Paul E. Anna: High Points | AspenTimes.com

Paul E. Anna: High Points

Paul E. Anna
The Aspen Times
Aspen, CO Colorado

With the close of the season, word comes that summer won’t be the only thing that will be gone come Tuesday. The best little store in Aspen for two decades, The Aspen Bookstore, is said to be closing on Sept. 8. There will be a reopening for liquidation following the renovation of The Little Nell, but for all practical purposes, Aspen will be a one-bookstore town come next week.

Since 1989, one of the few things in this town that you could count on to be the same as it ever was was that John Edwards would be sitting in his perch in the front window of The Nell, surrounded by books, newspapers and magazines that brought the whole wide world to our doorstep. In a world where consistency gets too little credit, John should be honored for showing up no matter the season, no matter how much powder was out there, no matter how slow the offseason was. He opened daily and always kept the store stocked.

His selections and recommendations were impeccable. Never have I walked in and not wished I could buy something else, another novel, another photo book, another magazine. Every book in the place, it seemed, had something of value.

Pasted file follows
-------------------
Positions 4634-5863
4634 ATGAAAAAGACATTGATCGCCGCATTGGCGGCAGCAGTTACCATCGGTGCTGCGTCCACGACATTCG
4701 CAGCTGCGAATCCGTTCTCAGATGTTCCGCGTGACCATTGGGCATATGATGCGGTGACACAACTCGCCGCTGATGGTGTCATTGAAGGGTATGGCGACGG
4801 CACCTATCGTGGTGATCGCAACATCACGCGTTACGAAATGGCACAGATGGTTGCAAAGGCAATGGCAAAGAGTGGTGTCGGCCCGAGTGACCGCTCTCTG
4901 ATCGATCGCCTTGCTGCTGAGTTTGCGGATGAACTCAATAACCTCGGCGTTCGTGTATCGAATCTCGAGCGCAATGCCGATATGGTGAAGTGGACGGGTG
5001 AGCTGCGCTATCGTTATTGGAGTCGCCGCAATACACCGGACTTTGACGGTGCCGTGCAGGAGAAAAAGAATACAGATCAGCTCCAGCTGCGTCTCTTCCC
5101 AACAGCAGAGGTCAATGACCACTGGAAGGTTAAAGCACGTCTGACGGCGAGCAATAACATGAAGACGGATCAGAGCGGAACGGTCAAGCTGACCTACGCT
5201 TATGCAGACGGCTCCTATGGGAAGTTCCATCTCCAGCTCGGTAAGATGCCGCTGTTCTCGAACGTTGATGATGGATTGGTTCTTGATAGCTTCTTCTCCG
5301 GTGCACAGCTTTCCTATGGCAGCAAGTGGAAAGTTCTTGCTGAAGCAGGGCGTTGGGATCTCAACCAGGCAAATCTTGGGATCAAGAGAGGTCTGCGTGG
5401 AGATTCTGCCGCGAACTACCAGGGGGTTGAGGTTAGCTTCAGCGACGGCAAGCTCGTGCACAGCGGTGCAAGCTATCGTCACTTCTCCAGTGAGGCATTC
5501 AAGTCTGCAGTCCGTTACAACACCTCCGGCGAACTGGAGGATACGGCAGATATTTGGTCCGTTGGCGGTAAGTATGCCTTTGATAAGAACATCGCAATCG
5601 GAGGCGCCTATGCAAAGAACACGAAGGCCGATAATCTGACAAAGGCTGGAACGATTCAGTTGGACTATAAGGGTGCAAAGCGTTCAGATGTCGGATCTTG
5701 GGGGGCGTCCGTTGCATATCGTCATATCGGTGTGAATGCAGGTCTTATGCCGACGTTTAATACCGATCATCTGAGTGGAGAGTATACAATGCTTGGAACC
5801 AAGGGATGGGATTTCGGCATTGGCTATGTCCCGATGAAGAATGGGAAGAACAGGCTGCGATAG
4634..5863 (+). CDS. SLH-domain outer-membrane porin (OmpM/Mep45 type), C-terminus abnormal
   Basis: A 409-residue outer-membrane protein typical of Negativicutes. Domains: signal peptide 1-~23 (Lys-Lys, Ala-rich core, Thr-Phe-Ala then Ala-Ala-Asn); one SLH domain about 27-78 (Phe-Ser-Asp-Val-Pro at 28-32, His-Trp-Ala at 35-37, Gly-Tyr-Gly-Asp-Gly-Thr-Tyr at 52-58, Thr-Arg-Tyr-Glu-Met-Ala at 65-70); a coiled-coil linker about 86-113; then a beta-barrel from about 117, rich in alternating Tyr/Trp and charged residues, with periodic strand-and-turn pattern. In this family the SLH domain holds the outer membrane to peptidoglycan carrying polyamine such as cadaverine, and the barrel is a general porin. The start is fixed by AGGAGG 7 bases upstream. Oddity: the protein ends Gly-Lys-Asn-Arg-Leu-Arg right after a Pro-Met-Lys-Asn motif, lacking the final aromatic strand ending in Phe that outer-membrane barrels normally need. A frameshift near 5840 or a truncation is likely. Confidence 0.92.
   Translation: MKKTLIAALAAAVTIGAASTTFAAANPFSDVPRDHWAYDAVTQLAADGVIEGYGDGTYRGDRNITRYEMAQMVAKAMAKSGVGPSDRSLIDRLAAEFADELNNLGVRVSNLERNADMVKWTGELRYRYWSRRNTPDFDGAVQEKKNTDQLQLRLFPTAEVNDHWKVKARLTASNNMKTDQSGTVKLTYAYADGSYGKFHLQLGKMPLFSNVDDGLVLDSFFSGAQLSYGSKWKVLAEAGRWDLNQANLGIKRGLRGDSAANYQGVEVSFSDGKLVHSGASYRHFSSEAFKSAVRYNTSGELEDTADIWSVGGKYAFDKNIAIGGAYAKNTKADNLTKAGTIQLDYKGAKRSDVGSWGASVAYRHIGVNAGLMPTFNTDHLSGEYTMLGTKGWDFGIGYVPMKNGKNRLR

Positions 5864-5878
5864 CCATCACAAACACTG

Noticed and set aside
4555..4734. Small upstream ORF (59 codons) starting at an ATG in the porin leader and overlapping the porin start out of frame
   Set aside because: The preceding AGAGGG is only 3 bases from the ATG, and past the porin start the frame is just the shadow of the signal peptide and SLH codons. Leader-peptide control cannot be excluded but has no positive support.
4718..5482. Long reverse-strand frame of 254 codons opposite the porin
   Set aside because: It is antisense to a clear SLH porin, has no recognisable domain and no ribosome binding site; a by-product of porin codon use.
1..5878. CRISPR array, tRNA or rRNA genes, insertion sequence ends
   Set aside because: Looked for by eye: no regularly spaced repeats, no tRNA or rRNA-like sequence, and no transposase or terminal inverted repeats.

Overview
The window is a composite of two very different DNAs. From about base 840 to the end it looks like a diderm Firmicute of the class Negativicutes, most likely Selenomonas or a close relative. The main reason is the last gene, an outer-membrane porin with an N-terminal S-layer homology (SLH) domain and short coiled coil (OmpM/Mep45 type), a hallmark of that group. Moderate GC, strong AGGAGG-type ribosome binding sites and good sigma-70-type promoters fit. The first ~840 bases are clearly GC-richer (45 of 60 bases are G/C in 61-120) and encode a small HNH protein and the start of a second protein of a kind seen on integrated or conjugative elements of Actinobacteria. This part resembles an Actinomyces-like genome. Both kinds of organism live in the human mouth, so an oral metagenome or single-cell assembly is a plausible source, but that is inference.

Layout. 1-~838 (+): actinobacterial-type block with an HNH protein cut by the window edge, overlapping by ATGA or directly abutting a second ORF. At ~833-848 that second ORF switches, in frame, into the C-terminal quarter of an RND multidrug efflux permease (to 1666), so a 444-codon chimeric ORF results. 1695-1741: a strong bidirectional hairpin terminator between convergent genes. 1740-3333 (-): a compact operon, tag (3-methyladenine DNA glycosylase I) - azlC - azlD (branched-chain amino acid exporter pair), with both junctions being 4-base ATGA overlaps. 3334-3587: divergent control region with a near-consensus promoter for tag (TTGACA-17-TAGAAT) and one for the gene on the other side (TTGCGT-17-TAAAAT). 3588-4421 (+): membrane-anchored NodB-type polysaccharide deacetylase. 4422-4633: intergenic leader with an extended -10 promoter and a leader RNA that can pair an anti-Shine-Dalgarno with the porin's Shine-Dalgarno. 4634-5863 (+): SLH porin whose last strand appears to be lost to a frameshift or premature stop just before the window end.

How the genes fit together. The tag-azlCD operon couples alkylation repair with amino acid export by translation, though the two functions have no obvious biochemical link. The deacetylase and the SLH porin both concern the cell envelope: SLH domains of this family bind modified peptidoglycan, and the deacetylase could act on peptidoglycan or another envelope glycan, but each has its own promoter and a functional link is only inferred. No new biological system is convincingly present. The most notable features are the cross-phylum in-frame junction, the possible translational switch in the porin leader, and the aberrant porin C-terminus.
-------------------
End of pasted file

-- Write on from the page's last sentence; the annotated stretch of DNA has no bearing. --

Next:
Perhaps that was because the little store was just the right size. In a town where everything big is purported to be better, the 300-or-so-square-foot Aspen Bookstore was a cozy place to go and buy a book. One had to just turn around to be in an entirely different section of books with new finds and discoveries. And discovery, after all, is what makes a bookstore great.

As was the case when Town Center Books closed in Basalt, there is not just sadness to see another independent bookseller lock its doors but also a sense of guilt that more was not done to help the store financially. We all could have bought more books. We still have the Explore Booksellers left here in town and hopefully it will stay for a long, long time.

While it is hard to argue with the convenience of buying books on Amazon or getting the mega selection that is available in a Barnes and Noble, the simplicity and service that are the hallmarks of small, independent bookstores offer a unique experience. One that is a little more personal, a little more fulfilling. The only way that we can keep this experience is to help the independents remain viable by supporting them.

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This may well be the right time for John to close the Aspen Bookstore. He has worked long and hard providing visitors and locals with great literature and with great book-buying, and, yes, great book-browsing experiences, for 20 years. It is time to allow him the opportunity to “re-pot” if you will. To let him move along and write the next chapter in his life.

But like a great book that you have lived with for awhile, when you get to the final page it can be hard to close the cover.

Thanks, John. Best of luck in your future endeavors.